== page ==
Does the July share price for CSR Limited (ASX:CSR) reflect what it's really worth? Today, we will estimate the stock's intrinsic value by taking the expected future cash flows and discounting them to today's value. We will use the Discounted Cash Flow (DCF) model on this occasion. Don't get put off by the jargon, the math behind it is actually quite straightforward.
We generally believe that a company's value is the present value of all of the cash it will generate in the future. However, a DCF is just one valuation metric among many, and it is not without flaws. If you still have some burning questions about this type of valuation, take a look at the Simply Wall St analysis model.
Is CSR fairly valued?
We use what is known as a 2-stage model, which simply means we have two different periods of growth rates for the company's cash flows. Generally the first stage is higher growth, and the second stage is a lower growth phase. In the first stage we need to estimate the cash flows to the business over the next ten years. Where possible we use analyst estimates, but when these aren't available we extrapolate the previous free cash flow (FCF) from the last estimate or reported value. We assume companies with shrinking free cash flow will slow their rate of shrinkage, and that companies with growing free cash flow will see their growth rate slow, over this period. We do this to reflect that growth tends to slow more in the early years than it does in later years.
A DCF is all about the idea that a dollar in the future is less valuable than a dollar today, so we discount the value of these future cash flows to their estimated value in today's dollars:
10-year free cash flow (FCF) estimate
|Levered FCF (A$, Millions)||AU$128.0m||AU$80.0m||AU$104.3m||AU$101.2m||AU$99.7m||AU$99.4m||AU$99.9m||AU$100.9m||AU$102.3m||AU$103.9m|
|Growth Rate Estimate Source||Analyst x4||Analyst x4||Analyst x3||Est @ -3.01%||Est @ -1.43%||Est @ -0.32%||Est @ 0.45%||Est @ 0.99%||Est @ 1.37%||Est @ 1.64%|
|Present Value (A$, Millions) Discounted @ 8.0%||AU$119||AU$68.6||AU$82.9||AU$74.5||AU$68.0||AU$62.8||AU$58.5||AU$54.7||AU$51.4||AU$48.4|
("Est" = FCF growth rate estimated by Simply Wall St)
Present Value of 10-year Cash Flow (PVCF) = AU$688m
We now need to calculate the Terminal Value, which accounts for all the future cash flows after this ten year period. The Gordon Growth formula is used to calculate Terminal Value at a future annual growth rate equal to the 5-year average of the 10-year government bond yield of 2.3%. We discount the terminal cash flows to today's value at a cost of equity of 8.0%.
Terminal Value (TV)= FCF2030 × (1 + g) ÷ (r – g) = AU$104m× (1 + 2.3%) ÷ (8.0%– 2.3%) = AU$1.9b
Present Value of Terminal Value (PVTV)= TV / (1 + r)10= AU$1.9b÷ ( 1 + 8.0%)10= AU$869m
The total value is the sum of cash flows for the next ten years plus the discounted terminal value, which results in the Total Equity Value, which in this case is AU$1.6b. In the final step we divide the equity value by the number of shares outstanding. Relative to the current share price of AU$3.6, the company appears around fair value at the time of writing. The assumptions in any calculation have a big impact on the valuation, so it is better to view this as a rough estimate, not precise down to the last cent.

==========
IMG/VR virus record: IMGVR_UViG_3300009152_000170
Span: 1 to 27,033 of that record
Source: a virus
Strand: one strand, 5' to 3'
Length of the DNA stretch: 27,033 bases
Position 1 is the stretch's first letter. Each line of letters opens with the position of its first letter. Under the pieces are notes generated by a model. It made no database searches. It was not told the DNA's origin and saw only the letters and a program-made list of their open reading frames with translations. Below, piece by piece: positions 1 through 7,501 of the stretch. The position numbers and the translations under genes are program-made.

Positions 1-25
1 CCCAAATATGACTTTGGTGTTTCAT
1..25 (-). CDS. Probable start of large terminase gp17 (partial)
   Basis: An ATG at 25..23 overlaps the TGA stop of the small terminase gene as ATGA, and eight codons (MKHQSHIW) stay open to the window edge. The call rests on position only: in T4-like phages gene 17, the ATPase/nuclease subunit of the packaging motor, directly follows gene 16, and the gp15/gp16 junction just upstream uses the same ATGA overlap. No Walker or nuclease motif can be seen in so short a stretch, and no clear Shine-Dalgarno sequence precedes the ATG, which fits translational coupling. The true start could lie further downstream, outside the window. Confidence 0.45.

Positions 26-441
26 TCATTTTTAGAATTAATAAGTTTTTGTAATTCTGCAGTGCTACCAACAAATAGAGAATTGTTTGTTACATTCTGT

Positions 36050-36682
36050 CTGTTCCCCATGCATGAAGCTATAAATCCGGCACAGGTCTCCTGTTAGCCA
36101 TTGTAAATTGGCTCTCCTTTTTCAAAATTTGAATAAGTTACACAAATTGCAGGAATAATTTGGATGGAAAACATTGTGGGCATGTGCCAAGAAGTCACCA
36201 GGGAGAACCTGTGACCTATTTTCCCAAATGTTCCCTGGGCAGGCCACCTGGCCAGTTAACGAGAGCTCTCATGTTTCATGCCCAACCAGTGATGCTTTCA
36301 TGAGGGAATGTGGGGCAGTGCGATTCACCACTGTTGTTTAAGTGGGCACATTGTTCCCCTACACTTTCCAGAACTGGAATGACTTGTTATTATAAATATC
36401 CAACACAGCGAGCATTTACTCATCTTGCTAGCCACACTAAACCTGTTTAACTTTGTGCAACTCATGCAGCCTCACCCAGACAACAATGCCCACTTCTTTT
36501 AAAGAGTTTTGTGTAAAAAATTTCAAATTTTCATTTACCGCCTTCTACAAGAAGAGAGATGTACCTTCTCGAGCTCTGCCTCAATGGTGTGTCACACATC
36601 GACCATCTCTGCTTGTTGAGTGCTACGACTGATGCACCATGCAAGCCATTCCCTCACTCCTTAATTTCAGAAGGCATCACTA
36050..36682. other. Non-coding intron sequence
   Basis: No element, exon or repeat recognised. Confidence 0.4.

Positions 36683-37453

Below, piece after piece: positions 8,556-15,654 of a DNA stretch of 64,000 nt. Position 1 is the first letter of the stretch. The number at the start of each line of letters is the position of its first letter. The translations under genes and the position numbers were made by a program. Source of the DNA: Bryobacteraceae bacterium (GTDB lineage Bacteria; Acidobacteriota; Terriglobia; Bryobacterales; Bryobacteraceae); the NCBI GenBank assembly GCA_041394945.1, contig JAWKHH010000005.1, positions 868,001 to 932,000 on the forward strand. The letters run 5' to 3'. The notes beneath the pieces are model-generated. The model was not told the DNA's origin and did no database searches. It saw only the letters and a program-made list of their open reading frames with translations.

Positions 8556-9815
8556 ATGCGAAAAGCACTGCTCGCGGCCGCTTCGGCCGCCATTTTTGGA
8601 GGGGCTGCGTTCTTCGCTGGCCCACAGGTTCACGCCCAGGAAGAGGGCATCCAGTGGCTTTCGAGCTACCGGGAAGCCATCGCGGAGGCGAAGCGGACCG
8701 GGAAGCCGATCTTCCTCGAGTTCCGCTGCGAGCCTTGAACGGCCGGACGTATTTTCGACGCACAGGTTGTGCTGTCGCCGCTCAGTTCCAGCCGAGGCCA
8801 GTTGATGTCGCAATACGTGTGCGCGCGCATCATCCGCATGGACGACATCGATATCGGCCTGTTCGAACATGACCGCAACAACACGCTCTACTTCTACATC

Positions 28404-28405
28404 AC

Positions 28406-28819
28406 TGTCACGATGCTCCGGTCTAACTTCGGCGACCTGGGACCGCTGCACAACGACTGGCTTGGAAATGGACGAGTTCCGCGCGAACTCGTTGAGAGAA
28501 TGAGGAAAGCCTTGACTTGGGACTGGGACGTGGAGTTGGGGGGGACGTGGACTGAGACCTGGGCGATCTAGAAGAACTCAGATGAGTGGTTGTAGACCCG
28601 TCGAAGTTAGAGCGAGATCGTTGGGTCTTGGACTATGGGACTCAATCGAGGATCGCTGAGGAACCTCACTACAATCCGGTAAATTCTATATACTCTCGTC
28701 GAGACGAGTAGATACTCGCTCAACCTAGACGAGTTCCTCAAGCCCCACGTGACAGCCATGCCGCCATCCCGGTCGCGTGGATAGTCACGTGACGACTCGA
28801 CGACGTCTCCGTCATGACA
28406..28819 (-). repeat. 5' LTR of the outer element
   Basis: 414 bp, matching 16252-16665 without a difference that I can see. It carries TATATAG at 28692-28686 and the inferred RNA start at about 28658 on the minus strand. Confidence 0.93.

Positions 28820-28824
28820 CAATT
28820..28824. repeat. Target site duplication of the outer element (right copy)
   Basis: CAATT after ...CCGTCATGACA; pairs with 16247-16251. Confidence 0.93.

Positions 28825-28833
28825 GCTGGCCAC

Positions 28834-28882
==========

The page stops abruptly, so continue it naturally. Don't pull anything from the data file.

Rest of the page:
Now the most important inputs to a discounted cash flow are the discount rate, and of course, the actual cash flows. If you don't agree with these result, have a go at the calculation yourself and play with the assumptions. The DCF also does not consider the possible cyclicality of an industry, or a company's future capital requirements, so it does not give a full picture of a company's potential performance. Given that we are looking at CSR as potential shareholders, the cost of equity is used as the discount rate, rather than the cost of capital (or weighted average cost of capital, WACC) which accounts for debt. In this calculation we've used 8.0%, which is based on a levered beta of 0.947. Beta is a measure of a stock's volatility, compared to the market as a whole. We get our beta from the industry average beta of globally comparable companies, with an imposed limit between 0.8 and 2.0, which is a reasonable range for a stable business.
Although the valuation of a company is important, it is only one of many factors that you need to assess for a company. The DCF model is not a perfect stock valuation tool. Preferably you'd apply different cases and assumptions and see how they would impact the company's valuation. For instance, if the terminal value growth rate is adjusted slightly, it can dramatically alter the overall result. For CSR, we've compiled three fundamental aspects you should further research:
- Risks: Take risks, for example - CSR has 1 warning sign we think you should be aware of.
- Future Earnings: How does CSR's growth rate compare to its peers and the wider market? Dig deeper into the analyst consensus number for the upcoming years by interacting with our free analyst growth expectation chart.
- Other High Quality Alternatives: Do you like a good all-rounder? Explore our interactive list of high quality stocks to get an idea of what else is out there you may be missing!
PS. The Simply Wall St app conducts a discounted cash flow valuation for every stock on the ASX every day. If you want to find the calculation for other stocks just search here.
This article by Simply Wall St is general in nature. It does not constitute a recommendation to buy or sell any stock, and does not take account of your objectives, or your financial situation. We aim to bring you long-term focused analysis driven by fundamental data. Note that our analysis may not factor in the latest price-sensitive company announcements or qualitative material. Simply Wall St has no position in any stocks mentioned.
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